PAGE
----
When the doorbell rang, we quickly made fleeting eye contact and then resumed our intense concentration: he with his computer, I with my pbj's. You see, prolonged eye contact would have necessitated acknowledging the ringing doorbell and that would have necessitated one of us moving to answer the door. We're competitive in a passive-aggressive way.
But, no fear, we possess a 6 year old who was more than happy to emerge from the playroom and open the door. Still, Checkered and I pretended deep concentration with tasks, but each of us was listening for the voice from the doorbell ringer. Was it the kids from up the street? Was it the street-wise child from a few houses down? Was it an unannounced pastoral visit? Was it a package delivery?
We heard nothing. Nothing. Yet we could tell from the street sounds pouring into the house that the door remained open. Suddenly, Checkered and I began to move fluidly and with great beauty and agility toward the open door where our shy child stood hiding behind it and a complete stranger stood just beyond the threshold.
At this point you must pause to congratulate us on how smart we are about teaching our children to use the peep hole and to never open the door without our permission. This example is rivaled only by the time my toddler daughter opened the door while I bathed. I was in a bit of panic when I heard a man's voice calling from my living room, "Hello!! Is your mommy or daddy here?" Yes, that day I came flying down the stairs in a towel to find the mailman in my house.
Anyhow, back to the story. Just outside the opened door stood a delivery person from Papa John's pizza. She stood beaming while we told her she was at the wrong house. She tried to talk, but we would have none of it.
"We didn't order pizza. You must be mistaken. What is the address you're looking for?"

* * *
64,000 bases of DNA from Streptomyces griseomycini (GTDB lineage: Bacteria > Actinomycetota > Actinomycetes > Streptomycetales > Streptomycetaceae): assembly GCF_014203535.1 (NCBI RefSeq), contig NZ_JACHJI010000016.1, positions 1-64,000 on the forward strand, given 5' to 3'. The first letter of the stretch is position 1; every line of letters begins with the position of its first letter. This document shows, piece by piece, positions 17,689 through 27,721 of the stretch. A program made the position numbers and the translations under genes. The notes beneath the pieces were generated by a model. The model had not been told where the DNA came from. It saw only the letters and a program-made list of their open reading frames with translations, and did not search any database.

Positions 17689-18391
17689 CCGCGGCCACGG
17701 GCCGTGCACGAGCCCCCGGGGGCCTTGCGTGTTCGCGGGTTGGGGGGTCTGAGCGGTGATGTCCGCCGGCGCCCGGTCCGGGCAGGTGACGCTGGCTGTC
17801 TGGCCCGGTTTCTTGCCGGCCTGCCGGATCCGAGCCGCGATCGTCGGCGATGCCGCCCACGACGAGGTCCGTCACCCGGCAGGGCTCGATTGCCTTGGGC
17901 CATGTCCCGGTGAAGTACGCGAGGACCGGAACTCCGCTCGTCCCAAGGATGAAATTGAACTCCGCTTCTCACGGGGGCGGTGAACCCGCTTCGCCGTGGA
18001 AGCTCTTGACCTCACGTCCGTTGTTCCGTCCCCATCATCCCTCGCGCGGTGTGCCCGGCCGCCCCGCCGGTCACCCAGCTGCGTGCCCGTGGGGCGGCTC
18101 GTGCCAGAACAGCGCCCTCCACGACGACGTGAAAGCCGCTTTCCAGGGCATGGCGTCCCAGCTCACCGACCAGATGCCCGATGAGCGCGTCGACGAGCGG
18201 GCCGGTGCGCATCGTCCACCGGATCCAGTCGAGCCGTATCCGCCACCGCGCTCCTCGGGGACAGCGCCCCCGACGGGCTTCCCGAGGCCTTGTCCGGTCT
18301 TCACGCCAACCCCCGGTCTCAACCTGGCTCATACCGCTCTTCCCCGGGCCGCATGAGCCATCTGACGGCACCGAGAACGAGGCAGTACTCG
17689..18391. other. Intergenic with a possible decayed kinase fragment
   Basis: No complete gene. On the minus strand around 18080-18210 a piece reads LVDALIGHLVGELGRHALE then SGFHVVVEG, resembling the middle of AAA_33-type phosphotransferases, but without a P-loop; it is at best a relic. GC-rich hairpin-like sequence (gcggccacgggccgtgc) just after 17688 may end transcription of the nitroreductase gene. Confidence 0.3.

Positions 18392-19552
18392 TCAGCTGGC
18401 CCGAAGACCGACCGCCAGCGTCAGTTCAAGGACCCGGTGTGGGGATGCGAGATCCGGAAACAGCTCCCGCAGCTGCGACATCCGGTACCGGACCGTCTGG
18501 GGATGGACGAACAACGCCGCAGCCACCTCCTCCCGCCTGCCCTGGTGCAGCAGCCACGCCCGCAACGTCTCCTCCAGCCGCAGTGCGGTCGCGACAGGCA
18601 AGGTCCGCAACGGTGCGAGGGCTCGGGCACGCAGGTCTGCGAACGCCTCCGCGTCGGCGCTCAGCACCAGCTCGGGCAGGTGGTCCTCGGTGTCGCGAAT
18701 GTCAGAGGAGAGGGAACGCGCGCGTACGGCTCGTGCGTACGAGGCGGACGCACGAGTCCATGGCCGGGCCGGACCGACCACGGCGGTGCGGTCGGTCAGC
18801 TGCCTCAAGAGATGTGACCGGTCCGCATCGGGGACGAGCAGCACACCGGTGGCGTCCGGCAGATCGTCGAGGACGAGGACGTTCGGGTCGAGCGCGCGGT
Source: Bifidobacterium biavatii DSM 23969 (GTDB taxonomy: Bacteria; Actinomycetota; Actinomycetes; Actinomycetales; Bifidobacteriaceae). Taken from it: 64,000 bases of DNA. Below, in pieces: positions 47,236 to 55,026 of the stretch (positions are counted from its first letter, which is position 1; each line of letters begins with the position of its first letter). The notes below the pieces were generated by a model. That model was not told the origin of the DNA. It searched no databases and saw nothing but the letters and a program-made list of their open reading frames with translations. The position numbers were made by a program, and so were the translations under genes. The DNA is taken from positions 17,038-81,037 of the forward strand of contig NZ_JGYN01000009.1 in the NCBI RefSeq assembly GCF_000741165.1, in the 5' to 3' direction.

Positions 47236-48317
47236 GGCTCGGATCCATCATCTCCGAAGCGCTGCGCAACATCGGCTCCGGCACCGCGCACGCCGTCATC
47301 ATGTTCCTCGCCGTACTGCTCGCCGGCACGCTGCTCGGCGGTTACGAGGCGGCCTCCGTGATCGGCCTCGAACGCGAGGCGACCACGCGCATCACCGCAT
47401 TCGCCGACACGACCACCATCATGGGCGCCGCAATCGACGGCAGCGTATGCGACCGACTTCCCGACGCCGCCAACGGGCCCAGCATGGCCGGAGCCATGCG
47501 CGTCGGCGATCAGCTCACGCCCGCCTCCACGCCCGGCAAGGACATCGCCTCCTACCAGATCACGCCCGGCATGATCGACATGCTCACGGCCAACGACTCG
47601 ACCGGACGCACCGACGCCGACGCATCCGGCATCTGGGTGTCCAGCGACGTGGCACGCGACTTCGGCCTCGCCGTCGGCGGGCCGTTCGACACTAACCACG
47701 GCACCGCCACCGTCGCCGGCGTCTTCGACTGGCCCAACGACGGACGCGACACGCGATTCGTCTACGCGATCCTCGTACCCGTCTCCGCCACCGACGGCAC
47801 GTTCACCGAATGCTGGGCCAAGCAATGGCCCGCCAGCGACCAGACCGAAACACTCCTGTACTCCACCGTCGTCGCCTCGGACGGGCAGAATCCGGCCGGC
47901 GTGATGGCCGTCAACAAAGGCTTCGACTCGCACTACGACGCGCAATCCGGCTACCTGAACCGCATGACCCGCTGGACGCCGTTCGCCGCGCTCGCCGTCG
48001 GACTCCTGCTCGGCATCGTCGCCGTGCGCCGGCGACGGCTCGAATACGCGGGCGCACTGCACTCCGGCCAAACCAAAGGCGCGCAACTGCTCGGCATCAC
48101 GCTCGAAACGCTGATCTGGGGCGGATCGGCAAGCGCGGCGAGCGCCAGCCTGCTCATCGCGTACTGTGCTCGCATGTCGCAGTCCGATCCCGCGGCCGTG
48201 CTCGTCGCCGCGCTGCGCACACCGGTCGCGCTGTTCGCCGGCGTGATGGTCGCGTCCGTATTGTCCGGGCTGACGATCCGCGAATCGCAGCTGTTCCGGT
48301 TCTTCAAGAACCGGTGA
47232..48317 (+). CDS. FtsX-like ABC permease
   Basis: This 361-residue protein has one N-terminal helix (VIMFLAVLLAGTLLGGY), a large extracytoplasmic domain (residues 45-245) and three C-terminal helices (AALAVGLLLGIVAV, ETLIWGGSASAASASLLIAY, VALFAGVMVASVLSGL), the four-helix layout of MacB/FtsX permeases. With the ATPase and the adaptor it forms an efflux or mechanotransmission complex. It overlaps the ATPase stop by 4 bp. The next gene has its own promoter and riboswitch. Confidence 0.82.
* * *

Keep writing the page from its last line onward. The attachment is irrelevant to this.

We finally finished our protestations while she patiently stood there holding two of the most fragrant pizzas. It was our address on the pizzas. The disturbingly patient adult delivery woman told us,
"A friend sent these to you. They are paid for and there is no need to tip. Enjoy your gift from someone who wishes to remain annonymous."
She drove away while we three stood there like idiots staring mutely at two pizza boxes. Eventually we made our way into our kitchen where we continued to stand looking at the now-opened pizza boxes with their beautiful, beautiful pizzas.
We began to laugh. I began to think and think. And then we ate all the pbs's and both pizzas - all in the same night.
There was only one person who knew my family was to be served pbs's that night, and that person is my sister, Red, who has never commented on this blog. What she did was clever, kind, and very fun. We laughed and talked about her random act of kindness for days. What a wonderful idea! It's something we think we would like to do for someone else.
So all I'm saying, Red, is thank-you and I love you. And you never know when some Detroit chili dogs might find their way to a certain address in a certain city in a certain state called Texas...